Therefore, he designed a series of office equipment composed of metal cages. These metal cages can be placed under shelves, writing desks, plug-in boards and hanging rails, can be moved around, and can be adapted to the sales department and the design department. Any department’s work needs, and wheels are also installed under the table. Currently, he is working with an international law firm called Allen and Offry to create a series of workplaces called “fusion” to promote the firm’s internal employees and the firm’s relationship with another legal technology startup Cooperation between employees.
As offices become more flexible, they become more like homes or hotels. The health needs of employees and technological advancement have spawned and made this trendy office popular. Cloud computing and communication tools like Shrek mean that employees can work effectively anywhere, which allows companies to think about office design more freely. In addition, while companies are seeking changes to adapt to new ways of working, they also pay more attention to the health of their employees.
Matthew Koebler, director of interior and workplace strategy at Arnie Fanta Kate Sarridis, said: “We are gradually realizing that people spend more time in the office than they stay at home. How to make work more conducive to people’s health? Successfully solving this problem will greatly improve the work efficiency of employees.” In 2015, researchers at Harvard University found that under natural light conditions, smooth air circulation, People working in low-toxic and environmentally-friendly offices are better able to deal with crises, think strategically, and process information than people working in traditional offices.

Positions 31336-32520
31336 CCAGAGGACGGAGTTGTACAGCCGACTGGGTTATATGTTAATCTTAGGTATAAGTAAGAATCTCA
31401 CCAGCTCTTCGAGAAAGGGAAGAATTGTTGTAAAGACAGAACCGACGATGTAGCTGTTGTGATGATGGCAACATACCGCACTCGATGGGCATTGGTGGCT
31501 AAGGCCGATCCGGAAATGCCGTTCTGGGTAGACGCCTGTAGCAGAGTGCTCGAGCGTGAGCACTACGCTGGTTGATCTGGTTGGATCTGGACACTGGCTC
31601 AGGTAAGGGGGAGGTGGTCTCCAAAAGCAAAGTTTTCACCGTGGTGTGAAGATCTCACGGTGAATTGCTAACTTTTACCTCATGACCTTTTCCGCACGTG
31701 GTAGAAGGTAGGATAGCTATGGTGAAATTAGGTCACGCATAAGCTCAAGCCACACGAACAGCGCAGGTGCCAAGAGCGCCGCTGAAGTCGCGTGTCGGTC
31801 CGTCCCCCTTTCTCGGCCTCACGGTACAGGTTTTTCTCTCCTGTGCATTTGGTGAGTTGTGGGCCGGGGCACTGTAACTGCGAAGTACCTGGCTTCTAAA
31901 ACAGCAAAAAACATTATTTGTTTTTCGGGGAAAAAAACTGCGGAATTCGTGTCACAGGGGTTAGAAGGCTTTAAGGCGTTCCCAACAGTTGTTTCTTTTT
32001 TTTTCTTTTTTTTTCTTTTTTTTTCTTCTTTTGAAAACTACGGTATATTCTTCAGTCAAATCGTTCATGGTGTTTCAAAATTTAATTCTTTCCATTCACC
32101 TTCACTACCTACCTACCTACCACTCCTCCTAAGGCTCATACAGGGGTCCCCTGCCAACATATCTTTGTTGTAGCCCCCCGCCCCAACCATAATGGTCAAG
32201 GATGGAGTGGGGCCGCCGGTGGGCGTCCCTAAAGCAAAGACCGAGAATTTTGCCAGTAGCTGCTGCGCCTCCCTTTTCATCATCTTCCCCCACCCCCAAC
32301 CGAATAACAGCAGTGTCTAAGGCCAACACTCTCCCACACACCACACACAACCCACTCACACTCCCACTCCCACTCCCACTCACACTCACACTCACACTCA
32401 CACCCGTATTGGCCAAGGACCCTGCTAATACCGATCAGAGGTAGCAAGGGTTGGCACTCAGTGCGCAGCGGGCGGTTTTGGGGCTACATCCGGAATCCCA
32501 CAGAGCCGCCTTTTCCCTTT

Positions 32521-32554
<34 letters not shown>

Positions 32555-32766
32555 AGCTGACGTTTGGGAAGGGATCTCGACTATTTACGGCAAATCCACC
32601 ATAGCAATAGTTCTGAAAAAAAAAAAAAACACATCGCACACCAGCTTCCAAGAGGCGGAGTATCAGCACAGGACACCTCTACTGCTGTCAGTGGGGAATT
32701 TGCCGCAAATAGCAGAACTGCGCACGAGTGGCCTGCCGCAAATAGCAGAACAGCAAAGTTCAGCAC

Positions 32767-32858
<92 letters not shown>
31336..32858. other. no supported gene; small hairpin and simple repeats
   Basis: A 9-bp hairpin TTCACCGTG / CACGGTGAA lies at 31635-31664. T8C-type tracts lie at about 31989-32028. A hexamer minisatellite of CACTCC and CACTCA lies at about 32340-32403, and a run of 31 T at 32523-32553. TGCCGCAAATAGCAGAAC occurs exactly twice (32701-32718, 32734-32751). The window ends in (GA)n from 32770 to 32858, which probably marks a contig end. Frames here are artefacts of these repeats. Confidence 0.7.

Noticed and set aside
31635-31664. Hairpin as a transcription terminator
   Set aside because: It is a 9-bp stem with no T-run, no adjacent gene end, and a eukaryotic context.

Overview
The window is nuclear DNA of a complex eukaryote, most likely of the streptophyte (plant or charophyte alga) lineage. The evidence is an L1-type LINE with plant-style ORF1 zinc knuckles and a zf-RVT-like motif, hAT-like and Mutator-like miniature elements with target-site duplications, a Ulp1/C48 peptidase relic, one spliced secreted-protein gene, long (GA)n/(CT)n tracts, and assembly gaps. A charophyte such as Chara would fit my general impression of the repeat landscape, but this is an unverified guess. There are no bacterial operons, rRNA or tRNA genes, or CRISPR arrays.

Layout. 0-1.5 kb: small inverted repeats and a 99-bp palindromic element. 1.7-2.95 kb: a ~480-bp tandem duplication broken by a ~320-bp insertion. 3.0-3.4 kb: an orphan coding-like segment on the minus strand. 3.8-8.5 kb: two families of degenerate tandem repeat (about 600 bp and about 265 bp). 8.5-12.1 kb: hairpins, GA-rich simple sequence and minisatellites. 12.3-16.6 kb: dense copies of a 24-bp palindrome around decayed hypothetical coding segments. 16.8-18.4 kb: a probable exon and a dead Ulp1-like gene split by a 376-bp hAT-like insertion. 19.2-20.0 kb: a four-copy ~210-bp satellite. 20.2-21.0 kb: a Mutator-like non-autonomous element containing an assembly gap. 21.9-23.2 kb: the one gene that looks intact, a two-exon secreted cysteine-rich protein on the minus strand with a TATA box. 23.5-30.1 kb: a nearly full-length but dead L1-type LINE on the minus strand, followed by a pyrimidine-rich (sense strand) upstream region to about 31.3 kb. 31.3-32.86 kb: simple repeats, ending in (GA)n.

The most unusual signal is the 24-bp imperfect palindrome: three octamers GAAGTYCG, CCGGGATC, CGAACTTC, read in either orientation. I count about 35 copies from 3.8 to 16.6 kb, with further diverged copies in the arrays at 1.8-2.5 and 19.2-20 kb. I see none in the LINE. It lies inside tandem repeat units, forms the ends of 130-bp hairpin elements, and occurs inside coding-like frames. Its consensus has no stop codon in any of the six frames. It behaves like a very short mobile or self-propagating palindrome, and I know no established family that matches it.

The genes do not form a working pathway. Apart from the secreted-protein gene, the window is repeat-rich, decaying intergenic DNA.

Designers use some means to make the workplace more conducive to people’s health. First, they make the office as comfortable as home. Google’s new headquarters in Deloitte, Toronto, Canada has several side rooms with sofas and armchairs, and various artworks hung on the walls in an orderly manner. Designers have added home-style design elements, such as flower stands, vintage leather boxes, etc., in the offices designed for companies such as Nike, Xisco and O+A studios in San Francisco, as well as natural materials such as bare wood. decorations.
Potted plants in the “Second Home” studio in Lisbon.
Uniquely designed stairs inside Google’s London headquarters
Then, the designer made the office functions more diversified. In the new headquarters building of Deloitte, Koble has created 18 different workplaces, including soundproof quiet rooms and group seminar rooms, distributed in various spaces of the building. Kobler said: “This design allows people to do different jobs in the right mood, which is beneficial to people’s mental health.” Simon Jordan even designed a music room in which people can play drums to relax their emotions and reduce work pressure. .
At the same time, the designers strive to integrate nature and office space to show their love for life. The best embodiment of this design concept is the Spanish studio named “Second Home” designed by Sergas Carlo in Lisbon. Because no two things in nature are exactly the same, every chair and every lamp in the “second home” is also designed to be different. In addition, 1,000 pots of bonsai were placed inside. Primo Opila of O+A Studio said: “These green plants are with us 365 days a year. For an office worker like me who stares at the computer screen all day, this environment makes us tired. At that time, temporarily look away from the computer screen and admire the bonsai for a short break. At the same time, we can talk, drink tea, and dine together in such an office.”